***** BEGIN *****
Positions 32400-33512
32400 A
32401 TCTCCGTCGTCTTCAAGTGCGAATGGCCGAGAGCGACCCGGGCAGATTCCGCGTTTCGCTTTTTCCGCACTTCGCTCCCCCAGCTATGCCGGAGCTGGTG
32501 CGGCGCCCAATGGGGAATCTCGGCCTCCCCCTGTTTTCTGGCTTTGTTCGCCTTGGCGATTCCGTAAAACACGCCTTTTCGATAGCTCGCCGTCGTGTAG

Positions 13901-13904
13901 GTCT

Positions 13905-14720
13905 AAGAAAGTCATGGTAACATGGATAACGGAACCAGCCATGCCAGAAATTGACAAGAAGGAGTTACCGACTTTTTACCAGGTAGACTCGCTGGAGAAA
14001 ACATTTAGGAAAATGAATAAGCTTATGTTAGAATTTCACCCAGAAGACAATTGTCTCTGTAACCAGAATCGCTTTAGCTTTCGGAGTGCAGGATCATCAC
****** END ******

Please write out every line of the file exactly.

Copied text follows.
Positions 32400-33512
32400 A
32401 TCTCCGTCGTCTTCAAGTGCGAATGGCCGAGAGCGACCCGGGCAGATTCCGCGTTTCGCTTTTTCCGCACTTCGCTCCCCCAGCTATGCCGGAGCTGGTG
32501 CGGCGCCCAATGGGGAATCTCGGCCTCCCCCTGTTTTCTGGCTTTGTTCGCCTTGGCGATTCCGTAAAACACGCCTTTTCGATAGCTCGCCGTCGTGTAG

Positions 13901-13904
13901 GTCT

Positions 13905-14720
13905 AAGAAAGTCATGGTAACATGGATAACGGAACCAGCCATGCCAGAAATTGACAAGAAGGAGTTACCGACTTTTTACCAGGTAGACTCGCTGGAGAAA
14001 ACATTTAGGAAAATGAATAAGCTTATGTTAGAATTTCACCCAGAAGACAATTGTCTCTGTAACCAGAATCGCTTTAGCTTTCGGAGTGCAGGATCATCAC